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|Title:||Two Sources of Influence Related to the Use of the Discounting Principle: Specific Versus General Causal Attributions and the Believability of Attributions|
|Author(s):||Pirok, Edna Wilson|
|Department / Program:||Education|
|Degree Granting Institution:||University of Illinois at Urbana-Champaign|
|Abstract:||Numerous studies on causal attribution have supported the discounting principle which has been stated by Kelley (1973) as follows: "The role of a given cause in producing a given effect is discounted if other causes are also present" (p. 113). Kun, Murray, and Sredl (1980) have noted that discounting is not, as previously assumed, an implication of the multiple sufficient causal (MSC) schema, and concluded that naive attributors are logically biased and naive in conceptually based thinking for discounting. In contrast Jones (1979) has assumed the appropriateness of discounting, but has found attributors lacking for discounting insufficiently. He has focused upon the attitude attribution realm in his discussion of the fundamental attribution error, the failure to fully discount dispositional causes in the face of situational ones.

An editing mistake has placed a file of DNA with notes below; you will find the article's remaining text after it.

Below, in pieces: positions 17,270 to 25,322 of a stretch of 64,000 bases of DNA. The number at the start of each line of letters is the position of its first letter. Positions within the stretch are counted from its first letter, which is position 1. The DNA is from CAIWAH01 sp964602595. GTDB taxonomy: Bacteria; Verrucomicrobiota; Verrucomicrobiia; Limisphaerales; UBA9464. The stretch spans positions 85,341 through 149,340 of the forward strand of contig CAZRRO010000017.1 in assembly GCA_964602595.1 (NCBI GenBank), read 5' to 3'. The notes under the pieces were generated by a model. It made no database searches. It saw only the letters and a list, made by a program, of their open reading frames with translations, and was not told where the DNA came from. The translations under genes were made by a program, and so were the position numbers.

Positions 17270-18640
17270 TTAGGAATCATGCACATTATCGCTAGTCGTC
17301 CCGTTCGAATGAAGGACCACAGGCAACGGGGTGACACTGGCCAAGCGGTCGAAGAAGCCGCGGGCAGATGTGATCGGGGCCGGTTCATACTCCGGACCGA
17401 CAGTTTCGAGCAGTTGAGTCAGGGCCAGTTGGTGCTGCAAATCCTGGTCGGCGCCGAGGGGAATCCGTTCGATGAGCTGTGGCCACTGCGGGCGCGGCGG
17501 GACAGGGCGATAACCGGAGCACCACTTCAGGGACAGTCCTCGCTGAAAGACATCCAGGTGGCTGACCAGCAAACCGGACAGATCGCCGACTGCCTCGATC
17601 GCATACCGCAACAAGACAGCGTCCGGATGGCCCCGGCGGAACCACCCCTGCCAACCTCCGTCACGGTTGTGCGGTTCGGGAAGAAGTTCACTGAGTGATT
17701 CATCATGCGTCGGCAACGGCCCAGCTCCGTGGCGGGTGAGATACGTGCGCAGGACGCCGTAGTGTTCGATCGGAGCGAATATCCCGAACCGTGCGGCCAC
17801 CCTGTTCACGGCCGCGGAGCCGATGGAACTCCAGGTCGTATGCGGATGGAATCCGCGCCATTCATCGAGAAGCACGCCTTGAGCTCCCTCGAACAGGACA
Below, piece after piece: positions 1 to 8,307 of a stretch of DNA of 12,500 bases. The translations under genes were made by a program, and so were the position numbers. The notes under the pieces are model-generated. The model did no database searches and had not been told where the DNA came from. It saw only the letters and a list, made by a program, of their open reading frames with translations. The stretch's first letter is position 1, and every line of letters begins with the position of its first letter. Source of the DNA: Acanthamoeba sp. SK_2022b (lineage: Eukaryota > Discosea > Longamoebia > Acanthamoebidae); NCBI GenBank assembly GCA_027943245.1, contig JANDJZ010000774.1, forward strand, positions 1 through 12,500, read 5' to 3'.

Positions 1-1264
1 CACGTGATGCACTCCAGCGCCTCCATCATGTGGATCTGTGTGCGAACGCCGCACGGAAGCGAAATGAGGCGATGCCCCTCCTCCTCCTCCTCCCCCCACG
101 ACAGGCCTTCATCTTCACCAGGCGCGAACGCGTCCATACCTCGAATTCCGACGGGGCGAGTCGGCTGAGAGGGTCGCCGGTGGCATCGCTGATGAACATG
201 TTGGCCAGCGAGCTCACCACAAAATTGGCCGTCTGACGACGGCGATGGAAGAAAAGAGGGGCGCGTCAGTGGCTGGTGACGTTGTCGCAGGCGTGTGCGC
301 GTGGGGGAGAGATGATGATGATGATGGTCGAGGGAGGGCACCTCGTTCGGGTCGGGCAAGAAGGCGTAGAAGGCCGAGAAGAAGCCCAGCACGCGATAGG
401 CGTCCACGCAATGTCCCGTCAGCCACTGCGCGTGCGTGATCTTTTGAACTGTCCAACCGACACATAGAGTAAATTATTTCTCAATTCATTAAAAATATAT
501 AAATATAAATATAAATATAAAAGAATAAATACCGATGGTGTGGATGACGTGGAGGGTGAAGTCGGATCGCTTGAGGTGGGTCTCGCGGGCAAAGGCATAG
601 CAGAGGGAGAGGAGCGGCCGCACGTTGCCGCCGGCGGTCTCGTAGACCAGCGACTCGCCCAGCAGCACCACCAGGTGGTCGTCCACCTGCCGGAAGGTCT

While examples in the literature of multi-causal situations for which discounting seems inappropriate were given in hypothetical or general form (X's cause Y's), the experimental procedures eliciting discounting used specific effects and causes (X caused Y or was present when Y occurred). Discounting could be considered appropriate if a distinction is made between specific and general causal claims such that even though general claims may not be interpreted as excluding an alternate cause, specific causal claims usually are so interpreted. In the present study it was found that collge students do make that distinction between the implications of specific and general causal claims, p < .001. Discounting is appropriate however, only if an initial occurrence is believed to have been sufficient to cause the effect in question. It was found that a significantly higher percentage of those specific causal claims which were interpreted as allowing alternate causes than those disallowing alternate causes were assigned ratings of Difficult rather than Easy to assume that the attributor believed the claim to be true, p < .001. This suggests the possibility that the insufficient discounting in studies of the fundamental attribution error may have been believability-related as well. The results are discussed in terms of the reversibility assumption defining causal schema and of experimental demand and experimenter knowledge, with caution in judging and labeling the attributor recommended.
Thesis (Ph.D.)--University of Illinois at Urbana-Champaign, 1983.
|Date Available in IDEALS:||2014-12-15|